studios and in-house labs which have sprung up are only the start. Something more is needed and that ‘something’ is to build the capability and skills to enable the better Sourcing and Management of innovation, rather than expecting to do all the innovation
So who are these innovators who can unlock new value from better customer experiences? With the emergence of Open Source technologies, they are to be found everywhere. The two-person organisation in Silicon Valley; the really smart geek working out of
a garage in Cambridge; the college drop-out in Mumbai. And they are crying out to test their ideas with ‘real’ businesses and ‘real’ data.
Building a platform for sourcing and management of innovation
So in view of this ready supply of innovators we would hope that banks would want to build and enable their own platforms for innovation to enable these innovators to provide their customers with a better experience.
This platform would be combination of first, Application Programing Interfaces to expose the bank’s Systems; second, a set of Creatives who have retail banking knowledge and third, an environment in which there is ‘real’ data to work with.
The bank’s role could then evolve to audit quality, effectiveness and compliance before new innovations are exposed to their customers. This model would operate a little like an Apps Store, where many ideas are developed and brought to market at an early
stage and where the strongest take off, to the mutual advantage of innovator, bank and customer.
Success factors in building the innovation platform
What would be needed to make an innovation platform like this succeed in practice? Here are some thoughts drawn from our discussions with banks and fintech hubs.
Attract the innovation community
First, it would be important to develop ways to identify, attract and engage the fintech communities of interest , whether they be existing start-ups, fintech hub organisations which provide hands-on activities such as ‘hackathons’, or loosely affiliated
groups of developers building open APIs.
Invest early for momentum
Second, it would be important to create strong initial momentum by, for example, investing early in a small number of high potential propositions. This may mean taking a stake in a differentiated Fintech firm to prove commitment and value more quickly;
or by creating a new mechanism, such as a payment gateway, to facilitate the deployment of a good idea.
Share the rewards
Third, to demonstrate, by a proportionate legal and commercial model, that the benefits of the innovation generated by the new ecosystem of partners will be shared. Innovators want and need to maintain a high degree of flexibility to exploit their intellectual
property in the marketplace and may well steer clear of cumbersome commercial frameworks.
Manage for reinvestment
Fourth, that in order to manage a portfolio of competing ideas, it would be important to develop and apply an innovation management cycle to drive the discovery of ideas as well as govern the allocation of investments, measure and reinvest realised benefits.
Recognise the new competitive set
Fifth, recognising that the new competitive set - google, amazon or apple – as well as the start ups are unencumbered by yesterday’s IT legacy, makes speed and agility essential but not at the cost of regulatory compliance, security or technical performance.
And lastly, empower the innovation organisation to think and act more like a venture capitalist, in the expectation that some ideas will break the mould completely and require longer time horizons, different hurdle rates and a higher tolerance of risk.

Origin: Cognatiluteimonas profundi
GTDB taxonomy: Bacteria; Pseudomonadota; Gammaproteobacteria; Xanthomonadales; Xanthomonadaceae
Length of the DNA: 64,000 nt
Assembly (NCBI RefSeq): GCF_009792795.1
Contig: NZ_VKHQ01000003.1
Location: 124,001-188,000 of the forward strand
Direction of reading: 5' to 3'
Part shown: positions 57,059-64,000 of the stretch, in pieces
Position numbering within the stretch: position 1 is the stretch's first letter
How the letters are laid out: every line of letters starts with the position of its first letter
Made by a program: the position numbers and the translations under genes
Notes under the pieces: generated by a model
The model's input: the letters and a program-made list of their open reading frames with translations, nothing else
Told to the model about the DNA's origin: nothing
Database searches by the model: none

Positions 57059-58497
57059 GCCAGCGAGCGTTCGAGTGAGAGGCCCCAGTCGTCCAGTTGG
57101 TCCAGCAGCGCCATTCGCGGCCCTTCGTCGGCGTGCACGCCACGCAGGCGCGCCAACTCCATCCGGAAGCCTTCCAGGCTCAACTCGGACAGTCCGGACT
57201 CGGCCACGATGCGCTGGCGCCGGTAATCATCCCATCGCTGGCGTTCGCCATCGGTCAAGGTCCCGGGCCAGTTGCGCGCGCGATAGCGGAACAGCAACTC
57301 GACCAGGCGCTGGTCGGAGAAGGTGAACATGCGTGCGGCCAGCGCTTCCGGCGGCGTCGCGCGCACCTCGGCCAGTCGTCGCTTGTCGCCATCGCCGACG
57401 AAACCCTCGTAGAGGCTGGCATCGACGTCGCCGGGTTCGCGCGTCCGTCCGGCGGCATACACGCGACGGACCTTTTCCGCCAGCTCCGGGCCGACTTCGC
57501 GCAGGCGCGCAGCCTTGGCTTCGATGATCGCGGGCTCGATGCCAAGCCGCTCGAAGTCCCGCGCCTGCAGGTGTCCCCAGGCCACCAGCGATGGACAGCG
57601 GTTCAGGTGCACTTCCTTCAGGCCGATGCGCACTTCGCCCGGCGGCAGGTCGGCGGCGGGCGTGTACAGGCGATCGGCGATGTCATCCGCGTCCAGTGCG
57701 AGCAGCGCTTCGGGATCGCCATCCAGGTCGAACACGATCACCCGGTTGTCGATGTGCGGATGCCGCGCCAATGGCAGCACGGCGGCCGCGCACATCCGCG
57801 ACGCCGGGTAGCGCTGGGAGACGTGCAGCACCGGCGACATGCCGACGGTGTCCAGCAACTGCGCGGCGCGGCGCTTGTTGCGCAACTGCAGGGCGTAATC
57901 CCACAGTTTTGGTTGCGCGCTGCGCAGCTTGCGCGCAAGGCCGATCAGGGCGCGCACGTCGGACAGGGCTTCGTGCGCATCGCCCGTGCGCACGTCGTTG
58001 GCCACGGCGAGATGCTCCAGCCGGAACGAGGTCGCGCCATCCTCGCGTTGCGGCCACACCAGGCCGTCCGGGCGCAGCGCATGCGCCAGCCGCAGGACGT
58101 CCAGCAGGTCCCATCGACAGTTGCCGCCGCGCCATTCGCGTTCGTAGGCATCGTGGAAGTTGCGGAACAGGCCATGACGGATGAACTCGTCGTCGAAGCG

We expect these practices will be adopted not only by the leaders in the industry who already are advancing in this direction, but by the industry as a whole, to create the durable and well functioning innovation infrastructure that fits the environment.
Those who stay the course will be the best positioned to win the business of their future customers by delivering innovative, relevant and transparent customer experiences which deliver the digital dividend and generate customer loyalty based squarely on
value and not simply on inertia.
Personal Financial Management: innovation in action
A topical example of this innovation in action is the development of Personal Financial Management services, in which a bank could guide its retail customers on managing their wider financial position by combining account aggregation services with analytics
and natural language dialogue with a ‘virtual assistant’.
With the customer’s express consent, account aggregration services widen the set of financial data available for analysis and can enable the bank to provide in-context information to the customer on progress towards his or her financial goals.
It can enable the customer to understand available courses of action and prompt a better informed discussion with a customer sales or service professional, whether by phone or in the branch.
Equally, it can respond to customer’s requests for help with particular needs or opportunities, for example a growing family needing to think through options for more accommodation; a parent wanting to provide a private income in for a relative in need;
or the MD of a business wanting to understand different options to finance business expansion.
It’s worth noting that in none of these cases would advice be given. Rather the onus would be on the customer to decide, based on the facts, which courses of action to consider and pursue.
Why does this matter now? In part, because customers have woken up to the idea that they have real choice and are readier than in the past to exercise it. ‘The Economist’ gave us another clue, last month, declaring that ‘The grip Banks have over their
customers is weakening’ and discussingPersonal Financial Management services as a case in point. And it mentions PSD2 which, it says, will ‘in effect force banks to impart data to third parties in a convenient format’.
Against that backdrop, Personal Financial Management is a timely response to what customers are starting to demand, as well as repositioning the customer-bank relationship, whilst maintaining privacy through compliance with data protection law and regulation.
This is just one example. There will be many more. The question is, who will be first to seize the initiative and reap the digital dividend?